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Vaccinated Teachers Won’t Mean Automatic School Reopenings In San Diego County

Nicholas McVicker
A teacher guides students through a lesson at Lafayette Elementary School in Clairemont Mesa on Oct. 13, 2020.

Many teachers are hoping to receive the COVD-19 vaccine as soon as possible to start undoing the damage the pandemic has done to students. But vaccinated teachers won’t necessarily mean mass school reopenings.

Teachers’ union leaders across the state agree with the current proposal from the governor’s office of putting educators behind frontline health care workers and nursing home residents in the line to receive the vaccine.

Vaccinated Teachers Won’t Mean Automatic School Reopenings In San Diego County
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Even with a vaccine, however, the task of school reopenings remains complicated.

“We want schools to continue to reopen in a way that slows the spread,” said Kisha Borden, president of the teachers union at San Diego Unified School District.

“We would ask again, as we’ve been asking for a long time, that families continue to wear their masks and help the community spread slow down,” she said.

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The California Teachers Association agreed with the state’s proposed priorities for vaccinations.


“If teachers get vaccinated in the late winter or early spring, that could conceivably allow for more general reopening in the late spring,” said Ed Sibby, a communications consultant for CTA. “That’s the most hopeful we can be right now.”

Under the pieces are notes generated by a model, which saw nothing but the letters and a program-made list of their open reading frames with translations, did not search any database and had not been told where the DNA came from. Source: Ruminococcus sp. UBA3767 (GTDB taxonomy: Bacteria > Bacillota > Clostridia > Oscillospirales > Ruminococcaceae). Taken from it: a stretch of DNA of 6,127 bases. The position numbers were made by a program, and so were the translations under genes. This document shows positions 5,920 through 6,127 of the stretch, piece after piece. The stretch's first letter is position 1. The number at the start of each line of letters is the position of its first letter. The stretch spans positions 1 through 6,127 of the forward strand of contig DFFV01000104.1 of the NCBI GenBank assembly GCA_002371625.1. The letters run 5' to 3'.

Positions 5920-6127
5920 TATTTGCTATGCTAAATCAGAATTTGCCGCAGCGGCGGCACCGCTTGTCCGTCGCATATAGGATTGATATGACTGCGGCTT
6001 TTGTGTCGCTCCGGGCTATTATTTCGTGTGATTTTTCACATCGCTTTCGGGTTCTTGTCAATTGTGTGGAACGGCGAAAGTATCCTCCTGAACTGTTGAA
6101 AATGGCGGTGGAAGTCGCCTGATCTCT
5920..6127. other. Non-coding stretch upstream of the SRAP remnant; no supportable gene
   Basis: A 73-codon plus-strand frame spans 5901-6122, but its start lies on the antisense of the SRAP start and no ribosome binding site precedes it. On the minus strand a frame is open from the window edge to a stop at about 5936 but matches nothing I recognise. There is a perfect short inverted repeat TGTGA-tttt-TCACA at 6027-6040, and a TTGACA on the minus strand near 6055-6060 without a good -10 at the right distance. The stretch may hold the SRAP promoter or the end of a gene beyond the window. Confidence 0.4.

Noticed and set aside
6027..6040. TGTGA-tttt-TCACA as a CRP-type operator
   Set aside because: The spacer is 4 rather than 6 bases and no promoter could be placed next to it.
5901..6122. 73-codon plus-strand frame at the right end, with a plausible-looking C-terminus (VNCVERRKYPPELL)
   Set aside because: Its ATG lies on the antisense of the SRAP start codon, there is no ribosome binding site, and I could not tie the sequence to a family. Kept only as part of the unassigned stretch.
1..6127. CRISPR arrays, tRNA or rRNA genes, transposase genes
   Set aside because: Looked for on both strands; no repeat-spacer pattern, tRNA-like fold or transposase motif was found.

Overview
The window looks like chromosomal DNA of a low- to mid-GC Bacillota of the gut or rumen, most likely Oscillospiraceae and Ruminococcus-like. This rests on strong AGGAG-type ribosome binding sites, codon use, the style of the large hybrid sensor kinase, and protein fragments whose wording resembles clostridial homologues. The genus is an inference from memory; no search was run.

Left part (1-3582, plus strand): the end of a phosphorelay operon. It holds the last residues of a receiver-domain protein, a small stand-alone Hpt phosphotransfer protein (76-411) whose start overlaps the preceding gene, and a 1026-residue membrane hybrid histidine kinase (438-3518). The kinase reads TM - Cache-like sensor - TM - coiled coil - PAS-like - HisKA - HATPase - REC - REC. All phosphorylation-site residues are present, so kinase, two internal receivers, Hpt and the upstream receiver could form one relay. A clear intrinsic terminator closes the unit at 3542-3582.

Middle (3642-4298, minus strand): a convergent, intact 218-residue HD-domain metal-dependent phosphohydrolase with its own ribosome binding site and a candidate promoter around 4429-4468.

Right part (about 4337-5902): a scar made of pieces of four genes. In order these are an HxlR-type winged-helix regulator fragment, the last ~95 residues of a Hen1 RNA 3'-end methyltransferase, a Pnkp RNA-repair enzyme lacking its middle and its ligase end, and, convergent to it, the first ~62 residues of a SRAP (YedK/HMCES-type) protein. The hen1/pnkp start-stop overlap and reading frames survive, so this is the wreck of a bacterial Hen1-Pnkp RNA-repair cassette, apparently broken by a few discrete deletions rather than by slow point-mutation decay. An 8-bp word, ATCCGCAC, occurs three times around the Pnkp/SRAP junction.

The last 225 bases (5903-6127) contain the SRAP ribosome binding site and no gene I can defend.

But it remains unclear when students will start to be vaccinated. Until they are teachers say there’s still the risk of spread on campuses.

“Children have yet to be included, so it could be some time,” said Richard Barrera, vice president of San Diego Unified’s school board. “It’ll certainly be later in the year before we have vaccines that are approved to be given to our students.”

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And while some teachers are eager to get the vaccine, others might choose not to be vaccinated.

“There will be some members that cannot get vaccinated,” said Julie Walker, president of the teachers union at Sweetwater Union High School District.

“Some teachers have allergies or very strong religious beliefs,” she said. “That’s where we really need to come up with alternatives for those members.”

According to federal and state guidelines, health care workers are not currently required to receive the vaccine. Once teachers know when they can expect to be vaccinated, Walker and Borden say they’ll negotiate with their districts to ensure all teachers can continue working whether or not they receive the vaccine.

“We need to figure out how to handle those who won’t be vaccinated,” Walker said. “We need to give them options so they don’t lose their livelihood.